Because of his love for us, God is willing to take the extra mile, the extra burden, the extra cost, and even the whole cost of our sinfulness, by the words and by the works  of Jesus Christ.

However, God’s love is not meant to be a one-way traffic. Jesus himself would stress this when he was asked about which is the greatest of the commandments, he said: ‘And you shall love the lord your God with all your heart, and with all your soul, and with all your mind, and with all your strength.’ [Mk 12:30] This is an invitation for us to respond to God’s love, to love God back so as to establish that real, personal and intimate relationship with Him.

And the Good News is that through Jesus and by learning from him, we can love God back. For this love to develop and grow, we just need to listen to Jesus– the Beloved Son, whom God favour rests. [cf Mt 3:17]

Listening to God’s Beloved Son means opening our minds and our hearts, and all our senses to the presence and the workings of God in our lives, in our experiences, in the events in the world. This also means giving back to God his favourite space in our lives- our hearts.

If we listen to Jesus today, we could hear his voice so strong – as a refugee calling for asylum, because their lives, livelihood and fundamental rights are threatened if not neglected and cast aside. Jesus’ voice is also very loud in the voice of the innocent civilians and children in  Syria and in Central African Republic being caught in the middle of war, violence and conflict.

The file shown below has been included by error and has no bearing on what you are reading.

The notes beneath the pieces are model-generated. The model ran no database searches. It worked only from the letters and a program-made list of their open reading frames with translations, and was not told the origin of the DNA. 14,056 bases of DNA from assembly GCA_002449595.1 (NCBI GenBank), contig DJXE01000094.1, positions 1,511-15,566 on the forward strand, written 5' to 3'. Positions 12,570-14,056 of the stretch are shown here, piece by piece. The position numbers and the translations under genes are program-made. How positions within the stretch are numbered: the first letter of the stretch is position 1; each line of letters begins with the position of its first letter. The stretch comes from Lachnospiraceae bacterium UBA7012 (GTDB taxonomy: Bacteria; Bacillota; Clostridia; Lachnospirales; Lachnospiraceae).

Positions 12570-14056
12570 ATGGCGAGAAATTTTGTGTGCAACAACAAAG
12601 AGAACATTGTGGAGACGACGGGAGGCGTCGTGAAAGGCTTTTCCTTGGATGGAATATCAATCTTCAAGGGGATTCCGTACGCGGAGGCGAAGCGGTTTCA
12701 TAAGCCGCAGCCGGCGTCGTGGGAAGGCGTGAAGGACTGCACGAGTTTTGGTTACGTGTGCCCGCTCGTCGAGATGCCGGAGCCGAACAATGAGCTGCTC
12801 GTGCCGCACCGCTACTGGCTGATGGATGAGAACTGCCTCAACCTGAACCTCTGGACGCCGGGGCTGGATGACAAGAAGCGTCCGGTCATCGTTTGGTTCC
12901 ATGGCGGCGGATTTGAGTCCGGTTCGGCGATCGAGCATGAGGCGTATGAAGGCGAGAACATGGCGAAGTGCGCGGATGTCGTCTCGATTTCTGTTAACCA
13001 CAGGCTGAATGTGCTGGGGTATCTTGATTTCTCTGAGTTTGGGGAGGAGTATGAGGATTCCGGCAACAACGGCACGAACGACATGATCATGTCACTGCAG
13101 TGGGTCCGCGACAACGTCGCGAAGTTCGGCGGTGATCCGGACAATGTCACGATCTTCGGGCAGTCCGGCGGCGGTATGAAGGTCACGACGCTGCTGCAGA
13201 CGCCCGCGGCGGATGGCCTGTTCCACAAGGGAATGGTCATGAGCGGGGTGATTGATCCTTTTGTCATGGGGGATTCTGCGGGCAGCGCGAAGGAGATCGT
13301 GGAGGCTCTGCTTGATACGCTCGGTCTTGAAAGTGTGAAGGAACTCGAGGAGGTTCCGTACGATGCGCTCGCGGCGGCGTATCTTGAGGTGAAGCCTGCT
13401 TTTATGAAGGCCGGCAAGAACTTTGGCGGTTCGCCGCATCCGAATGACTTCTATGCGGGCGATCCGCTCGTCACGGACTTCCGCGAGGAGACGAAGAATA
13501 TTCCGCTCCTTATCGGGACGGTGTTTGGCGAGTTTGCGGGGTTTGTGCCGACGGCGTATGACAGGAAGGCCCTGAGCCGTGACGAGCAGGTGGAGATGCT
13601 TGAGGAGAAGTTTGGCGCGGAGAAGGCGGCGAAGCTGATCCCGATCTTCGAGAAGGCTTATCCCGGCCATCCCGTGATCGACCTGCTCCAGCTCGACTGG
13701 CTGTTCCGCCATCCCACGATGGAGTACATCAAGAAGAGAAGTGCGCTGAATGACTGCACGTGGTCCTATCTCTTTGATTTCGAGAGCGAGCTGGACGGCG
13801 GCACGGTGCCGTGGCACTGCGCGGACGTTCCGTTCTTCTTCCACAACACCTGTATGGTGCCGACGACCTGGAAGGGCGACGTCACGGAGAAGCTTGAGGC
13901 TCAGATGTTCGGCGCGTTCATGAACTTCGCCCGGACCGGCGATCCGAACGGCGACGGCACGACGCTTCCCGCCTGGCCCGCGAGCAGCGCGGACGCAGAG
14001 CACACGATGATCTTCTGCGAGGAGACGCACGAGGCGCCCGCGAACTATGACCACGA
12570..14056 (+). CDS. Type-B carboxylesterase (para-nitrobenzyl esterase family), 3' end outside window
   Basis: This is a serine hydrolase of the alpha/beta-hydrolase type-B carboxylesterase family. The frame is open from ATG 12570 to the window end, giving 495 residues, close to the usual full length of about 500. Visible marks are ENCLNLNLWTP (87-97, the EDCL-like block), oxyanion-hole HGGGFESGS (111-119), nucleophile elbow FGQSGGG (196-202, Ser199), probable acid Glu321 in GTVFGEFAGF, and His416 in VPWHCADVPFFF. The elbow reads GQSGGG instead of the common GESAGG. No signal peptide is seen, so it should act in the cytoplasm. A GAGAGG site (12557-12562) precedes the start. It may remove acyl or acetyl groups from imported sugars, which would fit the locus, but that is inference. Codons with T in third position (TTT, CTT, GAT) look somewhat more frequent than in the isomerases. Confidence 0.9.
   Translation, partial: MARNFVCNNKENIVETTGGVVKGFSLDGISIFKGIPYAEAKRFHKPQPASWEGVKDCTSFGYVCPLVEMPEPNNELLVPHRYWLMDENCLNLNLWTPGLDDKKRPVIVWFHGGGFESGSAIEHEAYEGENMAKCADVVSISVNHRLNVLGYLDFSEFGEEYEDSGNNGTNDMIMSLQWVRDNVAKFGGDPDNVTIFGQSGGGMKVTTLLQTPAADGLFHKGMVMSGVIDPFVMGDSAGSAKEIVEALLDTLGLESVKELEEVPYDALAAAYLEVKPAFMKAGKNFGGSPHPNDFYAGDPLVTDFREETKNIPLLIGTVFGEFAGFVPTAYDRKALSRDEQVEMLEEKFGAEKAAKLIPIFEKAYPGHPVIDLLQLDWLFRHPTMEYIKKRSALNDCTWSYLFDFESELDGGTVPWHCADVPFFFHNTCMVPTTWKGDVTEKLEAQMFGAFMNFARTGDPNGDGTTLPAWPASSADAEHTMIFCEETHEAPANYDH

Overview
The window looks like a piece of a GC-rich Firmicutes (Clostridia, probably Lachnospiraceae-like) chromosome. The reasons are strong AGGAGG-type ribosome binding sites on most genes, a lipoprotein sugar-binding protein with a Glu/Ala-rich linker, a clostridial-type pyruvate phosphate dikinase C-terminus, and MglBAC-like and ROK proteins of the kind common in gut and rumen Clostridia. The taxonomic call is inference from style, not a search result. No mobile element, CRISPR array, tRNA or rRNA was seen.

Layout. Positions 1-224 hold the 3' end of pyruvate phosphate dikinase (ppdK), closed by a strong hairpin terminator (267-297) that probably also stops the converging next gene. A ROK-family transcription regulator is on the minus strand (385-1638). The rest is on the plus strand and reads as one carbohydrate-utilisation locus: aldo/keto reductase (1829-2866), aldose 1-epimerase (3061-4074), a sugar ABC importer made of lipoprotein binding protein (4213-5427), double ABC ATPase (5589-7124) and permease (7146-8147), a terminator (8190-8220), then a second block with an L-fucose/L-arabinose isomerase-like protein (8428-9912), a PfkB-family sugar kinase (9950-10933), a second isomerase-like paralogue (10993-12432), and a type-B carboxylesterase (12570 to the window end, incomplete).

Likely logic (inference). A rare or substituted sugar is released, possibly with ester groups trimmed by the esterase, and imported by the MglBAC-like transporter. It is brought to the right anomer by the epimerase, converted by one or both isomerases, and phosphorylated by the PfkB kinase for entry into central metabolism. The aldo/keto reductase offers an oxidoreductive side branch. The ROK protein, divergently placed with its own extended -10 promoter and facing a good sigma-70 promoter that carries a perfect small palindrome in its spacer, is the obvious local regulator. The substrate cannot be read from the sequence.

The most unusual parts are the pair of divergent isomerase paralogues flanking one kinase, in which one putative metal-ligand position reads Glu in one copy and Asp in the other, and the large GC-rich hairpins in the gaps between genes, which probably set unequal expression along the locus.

If we listen to Jesus we could hear God calling us now as his Beloved sons and daughters too. And this calls for a mission that we share this love to others, especially to those who haven’t heard of him, or haven’t felt loved at all, or being alone, or being desperate. And inspired  by the words of the prophet Isaiah in our First Reading today (Is 42:1-4;6-7), we share God’s love to others tenderly, ‘by not breaking the crushed  reed’ (i.e. not harsh, not rash, no arrogance or pride, and not for personal gain) and ‘not quenching the wavering flame’ (i.e. carefully not putting people off by imposing our own self and personal agenda,  but by helping others rediscover the beauty of faith and the beauty of God.)

So as we continue our reflection on the baptism of Jesus, let us resolve to do something during the week that enables others to see and/or experience the love of God in and through us. It might just be a simple phone call to person we haven’t spoken for a while, or helping an old lady push her trolley of grocery in the supermarket, or visiting a person we know who is in the nursing home, or bringing your children as you do voluntary work at St Vinnies, or calling in at your neighbour living alone for a cuppa. By doing this and thousand other ways we are spreading the message that everyone is God’s beloved son and daughter too, and that as Peter would say in our Second Reading today: God has no favourites, and I would add, because we are all special and worth dying for in God’s eyes.

Let this be our reflection and a point for resolution. Amen.